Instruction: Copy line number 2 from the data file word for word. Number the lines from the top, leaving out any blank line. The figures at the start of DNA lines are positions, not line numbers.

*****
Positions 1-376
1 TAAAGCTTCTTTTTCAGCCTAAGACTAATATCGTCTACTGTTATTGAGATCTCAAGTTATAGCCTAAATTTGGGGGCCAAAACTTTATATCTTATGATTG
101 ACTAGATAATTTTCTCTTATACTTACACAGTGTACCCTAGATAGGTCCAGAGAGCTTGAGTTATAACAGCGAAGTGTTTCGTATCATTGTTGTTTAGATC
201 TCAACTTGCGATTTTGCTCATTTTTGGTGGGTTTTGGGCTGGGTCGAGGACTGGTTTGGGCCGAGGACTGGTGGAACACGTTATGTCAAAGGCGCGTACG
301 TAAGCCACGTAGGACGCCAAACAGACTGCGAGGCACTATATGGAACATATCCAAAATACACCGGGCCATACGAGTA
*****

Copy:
1 TAAAGCTTCTTTTTCAGCCTAAGACTAATATCGTCTACTGTTATTGAGATCTCAAGTTATAGCCTAAATTTGGGGGCCAAAACTTTATATCTTATGATTG